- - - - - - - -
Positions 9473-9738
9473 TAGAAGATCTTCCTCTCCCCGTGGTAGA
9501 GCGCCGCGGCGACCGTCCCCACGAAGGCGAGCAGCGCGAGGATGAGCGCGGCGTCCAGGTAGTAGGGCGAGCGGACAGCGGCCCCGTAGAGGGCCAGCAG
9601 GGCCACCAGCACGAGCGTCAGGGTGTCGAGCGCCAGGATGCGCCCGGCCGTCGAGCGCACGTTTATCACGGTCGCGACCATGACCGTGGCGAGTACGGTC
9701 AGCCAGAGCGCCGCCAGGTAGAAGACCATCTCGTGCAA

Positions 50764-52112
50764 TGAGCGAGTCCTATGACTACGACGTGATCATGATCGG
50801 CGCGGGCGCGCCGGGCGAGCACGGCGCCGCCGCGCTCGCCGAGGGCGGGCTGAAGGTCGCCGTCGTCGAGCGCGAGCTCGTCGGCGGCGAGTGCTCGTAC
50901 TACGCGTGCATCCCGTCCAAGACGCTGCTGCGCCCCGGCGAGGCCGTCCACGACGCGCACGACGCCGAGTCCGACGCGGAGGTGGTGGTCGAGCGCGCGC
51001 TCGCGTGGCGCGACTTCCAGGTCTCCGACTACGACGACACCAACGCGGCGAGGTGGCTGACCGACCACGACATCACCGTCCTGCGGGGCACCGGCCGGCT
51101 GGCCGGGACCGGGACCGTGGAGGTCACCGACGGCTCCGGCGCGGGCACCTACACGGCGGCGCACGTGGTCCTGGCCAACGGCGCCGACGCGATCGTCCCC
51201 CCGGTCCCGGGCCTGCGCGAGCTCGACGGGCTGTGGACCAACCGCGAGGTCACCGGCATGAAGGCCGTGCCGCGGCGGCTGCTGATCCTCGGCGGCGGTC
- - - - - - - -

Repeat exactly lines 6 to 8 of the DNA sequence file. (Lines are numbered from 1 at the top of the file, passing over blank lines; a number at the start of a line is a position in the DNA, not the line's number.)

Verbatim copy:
Positions 50764-52112
50764 TGAGCGAGTCCTATGACTACGACGTGATCATGATCGG
50801 CGCGGGCGCGCCGGGCGAGCACGGCGCCGCCGCGCTCGCCGAGGGCGGGCTGAAGGTCGCCGTCGTCGAGCGCGAGCTCGTCGGCGGCGAGTGCTCGTAC